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Understanding the demand for REDD+ credits

Published online by Cambridge University Press:  24 June 2016

London School of Economics and Political Science – Grantham Research Institute on Climate Change and the Environment, London, UK
London School of Economics and Political Science – Grantham Research Institute on Climate Change and the Environment, London, UK
London School of Economics and Political Science – Department of Geography and Environment, London, UK
*Correspondence: Timothy Laing e-mail:
Rights & Permissions [Opens in a new window]


Reducing emissions from deforestation and forest degradation (REDD+) has emerged as a potentially important component of the global policy mix to mitigate climate change. Against a background of increasing engagement between private sector entities and conservation organizations, private sector investment has emerged in REDD+. Despite slow developments at the international scale, there continues to be private sector interest in REDD+ and continued voluntary investments in REDD+ projects and initiatives. In order to better understand possible models for private sector engagement in REDD+, this study analysed the motivation of private sector stakeholders to engage in REDD+, the perception of the potential of REDD+, the critical obstacles to making REDD+ functional and how actors perceive themselves as part of future REDD+ scenarios. Based on interviews and a workshop with private sector actors, this study found that few expect a regulatory market for REDD+ to emerge and that credits from the voluntary market have to be tailored to specific needs. As a carbon offset, REDD+ provides insufficient motivation for investment, particularly if cheaper alternatives exist. Co-benefits such as biodiversity conservation and community development are more important when traditional corporate social responsibility motivations play a role. Project scale remains important not only for the fact that smaller projects are viewed as offering more visible benefits to stakeholders but also as a means of having more control over risks on the ground, posing a challenge for the design of jurisdictional REDD+. Moving towards supply chains that are free from deforestation offers an opportunity to tackle commodity-driven deforestation. While questions remain about how such an approach might be integrated into REDD+, it could help address a perceived gap between private sector understanding of the values of REDD+ and the risks associated with these values not arising – termed here as a ‘missing middle’.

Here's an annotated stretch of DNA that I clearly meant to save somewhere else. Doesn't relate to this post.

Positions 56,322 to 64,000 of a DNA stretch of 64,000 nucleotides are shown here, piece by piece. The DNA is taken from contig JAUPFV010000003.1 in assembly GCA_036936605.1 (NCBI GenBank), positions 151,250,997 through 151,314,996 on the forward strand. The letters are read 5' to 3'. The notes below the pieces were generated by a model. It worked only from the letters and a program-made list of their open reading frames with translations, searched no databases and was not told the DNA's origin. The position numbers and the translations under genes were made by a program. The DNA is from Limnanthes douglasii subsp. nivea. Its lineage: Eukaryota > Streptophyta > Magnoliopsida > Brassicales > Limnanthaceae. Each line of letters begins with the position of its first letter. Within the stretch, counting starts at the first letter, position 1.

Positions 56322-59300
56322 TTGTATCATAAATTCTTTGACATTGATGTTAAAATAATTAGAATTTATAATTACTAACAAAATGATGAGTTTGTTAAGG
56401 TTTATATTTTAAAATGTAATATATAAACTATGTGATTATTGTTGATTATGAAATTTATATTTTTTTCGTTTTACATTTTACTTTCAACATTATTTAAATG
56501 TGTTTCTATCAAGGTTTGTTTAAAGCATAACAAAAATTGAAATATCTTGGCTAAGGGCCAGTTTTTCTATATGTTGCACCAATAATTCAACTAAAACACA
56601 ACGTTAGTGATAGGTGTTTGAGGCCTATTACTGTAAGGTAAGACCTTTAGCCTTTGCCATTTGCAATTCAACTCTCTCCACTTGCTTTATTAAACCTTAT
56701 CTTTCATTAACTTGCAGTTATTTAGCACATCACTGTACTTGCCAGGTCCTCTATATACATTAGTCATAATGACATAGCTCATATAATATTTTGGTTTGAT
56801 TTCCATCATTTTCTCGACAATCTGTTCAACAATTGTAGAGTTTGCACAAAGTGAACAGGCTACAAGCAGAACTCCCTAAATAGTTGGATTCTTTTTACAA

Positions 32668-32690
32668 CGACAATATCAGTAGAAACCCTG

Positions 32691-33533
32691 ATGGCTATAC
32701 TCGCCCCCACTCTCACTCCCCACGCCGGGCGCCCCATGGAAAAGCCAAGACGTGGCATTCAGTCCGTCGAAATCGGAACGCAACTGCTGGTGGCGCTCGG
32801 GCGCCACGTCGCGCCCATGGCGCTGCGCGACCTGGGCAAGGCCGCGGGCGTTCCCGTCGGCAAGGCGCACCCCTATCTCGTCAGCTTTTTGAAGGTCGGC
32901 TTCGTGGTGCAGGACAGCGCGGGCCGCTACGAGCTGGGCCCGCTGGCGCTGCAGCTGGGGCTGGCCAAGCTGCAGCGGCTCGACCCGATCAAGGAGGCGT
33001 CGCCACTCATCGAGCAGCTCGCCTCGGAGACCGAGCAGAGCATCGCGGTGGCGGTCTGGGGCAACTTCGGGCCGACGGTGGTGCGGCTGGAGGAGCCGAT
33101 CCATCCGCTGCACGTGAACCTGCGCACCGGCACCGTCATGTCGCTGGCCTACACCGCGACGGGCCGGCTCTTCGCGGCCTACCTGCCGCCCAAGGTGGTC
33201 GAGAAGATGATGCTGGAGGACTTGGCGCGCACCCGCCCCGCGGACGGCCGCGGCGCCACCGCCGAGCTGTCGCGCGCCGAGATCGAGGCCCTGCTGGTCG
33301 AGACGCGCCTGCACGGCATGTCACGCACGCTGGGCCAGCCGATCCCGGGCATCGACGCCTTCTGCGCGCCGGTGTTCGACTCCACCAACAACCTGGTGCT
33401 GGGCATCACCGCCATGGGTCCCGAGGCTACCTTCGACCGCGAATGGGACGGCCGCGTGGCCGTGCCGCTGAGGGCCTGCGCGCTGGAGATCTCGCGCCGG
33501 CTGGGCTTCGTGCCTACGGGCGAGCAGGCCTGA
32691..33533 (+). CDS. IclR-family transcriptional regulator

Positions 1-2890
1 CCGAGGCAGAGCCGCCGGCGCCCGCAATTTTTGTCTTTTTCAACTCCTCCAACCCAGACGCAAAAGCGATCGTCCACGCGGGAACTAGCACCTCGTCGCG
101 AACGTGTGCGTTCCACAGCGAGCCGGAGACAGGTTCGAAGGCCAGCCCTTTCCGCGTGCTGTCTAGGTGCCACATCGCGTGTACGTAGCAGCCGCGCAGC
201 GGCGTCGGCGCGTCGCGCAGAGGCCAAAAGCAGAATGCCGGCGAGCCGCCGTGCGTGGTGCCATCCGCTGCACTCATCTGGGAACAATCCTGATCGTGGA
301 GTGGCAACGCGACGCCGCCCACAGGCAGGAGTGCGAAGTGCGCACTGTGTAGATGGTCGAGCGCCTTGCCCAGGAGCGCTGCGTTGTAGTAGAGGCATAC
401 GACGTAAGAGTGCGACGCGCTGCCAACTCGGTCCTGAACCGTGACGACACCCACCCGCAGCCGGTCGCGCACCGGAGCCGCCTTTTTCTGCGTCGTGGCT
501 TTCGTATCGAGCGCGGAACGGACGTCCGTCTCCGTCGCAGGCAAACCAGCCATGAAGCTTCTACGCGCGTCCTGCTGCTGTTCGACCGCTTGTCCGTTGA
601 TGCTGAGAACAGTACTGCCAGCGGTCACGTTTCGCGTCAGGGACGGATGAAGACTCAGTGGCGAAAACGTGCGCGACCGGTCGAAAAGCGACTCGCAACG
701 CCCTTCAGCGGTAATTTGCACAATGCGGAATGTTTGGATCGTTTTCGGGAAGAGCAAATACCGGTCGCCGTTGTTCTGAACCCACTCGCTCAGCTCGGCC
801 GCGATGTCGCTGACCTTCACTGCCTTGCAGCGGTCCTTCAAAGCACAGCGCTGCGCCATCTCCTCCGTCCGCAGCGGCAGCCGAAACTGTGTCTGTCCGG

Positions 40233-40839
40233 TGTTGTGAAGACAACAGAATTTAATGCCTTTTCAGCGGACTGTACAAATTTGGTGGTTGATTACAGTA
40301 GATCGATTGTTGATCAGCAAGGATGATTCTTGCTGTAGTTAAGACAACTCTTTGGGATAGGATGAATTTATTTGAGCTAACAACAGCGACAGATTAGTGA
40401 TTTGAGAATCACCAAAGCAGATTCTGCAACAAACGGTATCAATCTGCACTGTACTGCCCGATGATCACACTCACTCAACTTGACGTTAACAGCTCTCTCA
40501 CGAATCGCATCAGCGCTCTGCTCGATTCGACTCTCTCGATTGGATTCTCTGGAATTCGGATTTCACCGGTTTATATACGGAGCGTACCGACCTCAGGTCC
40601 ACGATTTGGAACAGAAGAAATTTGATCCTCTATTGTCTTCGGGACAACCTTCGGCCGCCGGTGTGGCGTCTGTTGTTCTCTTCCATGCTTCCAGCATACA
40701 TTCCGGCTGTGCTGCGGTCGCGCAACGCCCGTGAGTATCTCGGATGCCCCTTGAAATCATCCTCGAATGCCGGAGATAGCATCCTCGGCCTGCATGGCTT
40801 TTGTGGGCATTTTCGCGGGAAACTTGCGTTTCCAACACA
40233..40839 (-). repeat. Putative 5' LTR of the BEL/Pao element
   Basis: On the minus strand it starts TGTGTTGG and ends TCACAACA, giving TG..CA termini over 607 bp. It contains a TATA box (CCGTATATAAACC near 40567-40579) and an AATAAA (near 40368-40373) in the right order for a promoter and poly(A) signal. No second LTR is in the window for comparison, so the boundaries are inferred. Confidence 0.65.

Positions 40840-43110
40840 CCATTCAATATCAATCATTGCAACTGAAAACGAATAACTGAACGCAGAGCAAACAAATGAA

Copyright © Foundation for Environmental Conservation 2016 


The private sector has been traditionally viewed as being in conflict with organizations aiming to conserve the environment (Ehrenfeld Reference Ehrenfeld2003), but this has shifted with increasing engagement between private sector entities and conservation organizations (Rose & Colchester Reference Rose and Colchester2004; Brockington & Duffy Reference Brockington and Duffy2011). The idea that firms can benefit society and the environment while making profits, has taken root; firms across the economy are being held accountable to this by conservation organizations and consumers (TEEB 2010; Robinson Reference Robinson2012).

Such corporate greening (the discovery by business of the cost, innovation and marketing advantages of improving environmental performance; Guziana Reference Guziana2013) has grown hand-in-hand with the development of corporate social responsibility (CSR) programmes (Robinson Reference Robinson2012) that emerged as part of the corporate response to the challenges of environmental damage and climate change (Kolk & Pinkse Reference Kolk and Pinkse2004) but are also often viewed as important marketing strategies (McWilliams & Siegel Reference McWilliams and Siegel2001; Kitzmuller & Shimshack Reference Kitzmuller and Shimshack2012). Multi-national companies in particular have high incentives to engage in CSR as a way to reduce reputational risks (Ruggie Reference Ruggie2008), with many seeing CSR programmes as effectively a licence to operate (Earthwatch et al. 2002).

Beyond CSR, opportunities have been identified for businesses to profit directly from engagement with conservation including the development of new markets for ecosystem services (TEEB 2010). Climate change policy, in particular, has witnessed great change in the 2000s, both with respect to regulations and markets established by governments, as well as voluntary initiatives and largely unregulated carbon offset markets. With tropical deforestation and forest degradation estimated to account for approximately 15% of global anthropogenic greenhouse gas emissions (van der Werf et al. Reference Van der Werf, Morton, DeFries, Olivier, Kasibhatla, Jackson and Randerson2009), stakeholders, ranging from international organizations and national governments to conservation organizations and the private sector, have sought to design strategies and policies for Reducing Emissions from Deforestation and Forest Degradation (REDD+).